7 Family Economics Social Work Dialogue as a vehicle for inviting papers, among other possible roles. Conclusion In summary, the NEFE-sponsored Family Economics-Social Work Dialogue proved to be a successful first step in promoting future collaborative efforts between family economists and social workers in their respective discipline's efforts to improve the financial security and lives of low-income families. While much work remains to be done, it was clear from the participants' enthusiastic and cooperative efforts, and their concrete action steps, that the professions recognize the need and potential for a collaborative approach to addressing the issues of poverty, that each can draw much from the strengths of the other, and that the resulting efforts will improve the financial and psychosocial well-being of families. Note: Below is a complete list of the professionals from each discipline who participated in the NEFE-sponsored "Family Economics-Social Work Dialogue." Academic Participants: Kathy Briar-Lawson, Ph.D. Dean School of Social Welfare SUNY Albany Albany, NY Appendix Margaret M. Clancy, MSW, CEBS Project Director Center for Social Development Washington University St. Louis, MO Elizabeth M. Dolan, Ph.D. Associate Professor University of New Hampshire Durham, NH Jane Addams College of Social Work University of Illinois at Chicago Chicago, IL C. L. Wayne Moore, Ph.D. South Central Region Director University of Missouri Outreach and Extension 909 S. Pershing Salem, MO Elizabeth Mulroy, Ph.D. Professor School of Social Work University of Maryland at Baltimore Baltimore, MD Yolanda C. Padilla, Ph.D. Associate Professor School of Social Work University of exas at Austin Austin, X Michael Rupured, M.S. Financial Management Specialist University of Georgia Athens, GA Jane Schuchardt, Ph.D. National Program Leader USDA - CSREES Washington, DC Michael Sherraden, Ph.D. Director Center for Social Development Washington University George Warren Brown School of Social Work St. Louis, MO Richard Widdows, Ph.D. Professor and Department Chair he Ohio State University Columbus, OH Cynthia Needles Fletcher, Ph.D. Professor and Extension Specialist Iowa State University Ames, IA Alice K. Johnson, Ph.D. Professor 2000, Association for Financial Counseling and Planning Education. All rights of reproduction in any form reserved. 7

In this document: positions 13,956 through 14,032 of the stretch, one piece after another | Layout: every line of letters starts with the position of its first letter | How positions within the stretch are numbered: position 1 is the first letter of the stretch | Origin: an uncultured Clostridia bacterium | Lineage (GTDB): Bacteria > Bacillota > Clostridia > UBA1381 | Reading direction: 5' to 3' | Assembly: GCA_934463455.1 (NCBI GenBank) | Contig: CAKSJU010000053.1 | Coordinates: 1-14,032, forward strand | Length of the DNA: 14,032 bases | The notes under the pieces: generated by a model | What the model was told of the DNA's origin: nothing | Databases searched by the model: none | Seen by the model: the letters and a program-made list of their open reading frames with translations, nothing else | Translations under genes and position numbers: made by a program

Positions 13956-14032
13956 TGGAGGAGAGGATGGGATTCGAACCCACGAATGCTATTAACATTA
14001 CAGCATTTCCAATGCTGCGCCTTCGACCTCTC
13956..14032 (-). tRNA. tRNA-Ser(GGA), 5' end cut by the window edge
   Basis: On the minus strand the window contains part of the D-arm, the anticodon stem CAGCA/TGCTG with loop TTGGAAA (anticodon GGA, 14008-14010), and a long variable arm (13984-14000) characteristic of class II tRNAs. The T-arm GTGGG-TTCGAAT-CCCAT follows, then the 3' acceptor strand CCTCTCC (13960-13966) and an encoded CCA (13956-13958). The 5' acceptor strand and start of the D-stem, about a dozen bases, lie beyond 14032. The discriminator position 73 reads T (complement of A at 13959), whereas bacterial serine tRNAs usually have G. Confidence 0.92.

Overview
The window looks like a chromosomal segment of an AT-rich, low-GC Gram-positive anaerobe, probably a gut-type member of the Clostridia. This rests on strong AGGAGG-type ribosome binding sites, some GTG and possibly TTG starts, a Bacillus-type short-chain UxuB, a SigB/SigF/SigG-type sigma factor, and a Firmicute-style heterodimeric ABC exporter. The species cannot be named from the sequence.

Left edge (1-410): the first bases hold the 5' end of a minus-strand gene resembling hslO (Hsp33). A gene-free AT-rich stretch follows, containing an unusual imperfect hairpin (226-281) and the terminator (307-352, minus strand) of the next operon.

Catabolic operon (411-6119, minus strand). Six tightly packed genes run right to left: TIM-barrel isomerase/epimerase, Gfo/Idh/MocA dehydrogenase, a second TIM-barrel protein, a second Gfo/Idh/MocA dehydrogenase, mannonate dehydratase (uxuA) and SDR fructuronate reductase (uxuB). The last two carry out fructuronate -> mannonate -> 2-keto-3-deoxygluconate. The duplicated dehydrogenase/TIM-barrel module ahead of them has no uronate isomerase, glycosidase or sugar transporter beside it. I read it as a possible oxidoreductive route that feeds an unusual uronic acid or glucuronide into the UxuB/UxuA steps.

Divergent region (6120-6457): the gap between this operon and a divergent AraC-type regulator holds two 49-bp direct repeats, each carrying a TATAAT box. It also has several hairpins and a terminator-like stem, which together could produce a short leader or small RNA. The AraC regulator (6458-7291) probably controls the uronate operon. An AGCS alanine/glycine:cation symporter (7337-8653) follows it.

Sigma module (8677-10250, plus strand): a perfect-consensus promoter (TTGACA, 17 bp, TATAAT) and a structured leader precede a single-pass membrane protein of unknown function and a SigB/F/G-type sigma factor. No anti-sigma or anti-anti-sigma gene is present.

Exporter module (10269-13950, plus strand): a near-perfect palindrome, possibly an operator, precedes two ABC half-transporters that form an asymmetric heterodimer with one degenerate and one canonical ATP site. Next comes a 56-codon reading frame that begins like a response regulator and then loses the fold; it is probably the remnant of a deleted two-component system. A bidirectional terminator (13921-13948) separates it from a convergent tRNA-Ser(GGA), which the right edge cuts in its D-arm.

8 Financial Counseling and Planning, Volume 11 (2), 2000 Accredited Financial Counselor Program What is an Accredited Financial Counselor (AFC)? Accredited Financial Counselors have certified skills to assist individuals and families in the complex process of financial decision making, including the ability to: Educate clients in sound financial principles. Assist clients in the process of overcoming their financial indebtedness. Help clients identify and modify ineffective money management behaviors. Guide clients in developing successful strategies for achieving their financial goals. Support clients as they work through their financial challenges. Help clients develop new perspectives on the dynamics of money in relation to family, friends, and individual self-esteem. Steps to Becoming an Accredited Financial Counselor: Enroll in program by completing an enrollment form. Study Course 1 materials. Request and take exam 1 at a proctor located near you. Pass Course 1 exam with a 70% or above. Request and take exam 2 at a proctor located near you. Pass Course 2 exam with a 70% or above. Submit certification application and package. Includes signing Code of Ethics, providing three letters of reference, and demonstrating proof of two years of counseling experience. Maintain certification with annual fee payment of $45 and receiving 30 hours of continuing education credit every two years. For more information, contact Sharon Burns, AFCPE Executive Director 2121 Arlington Ave., #5 Upper Arlington, OH phone: fax: , Association for Financial Counseling and Planning Education. All rights of reproduction in any form reserved.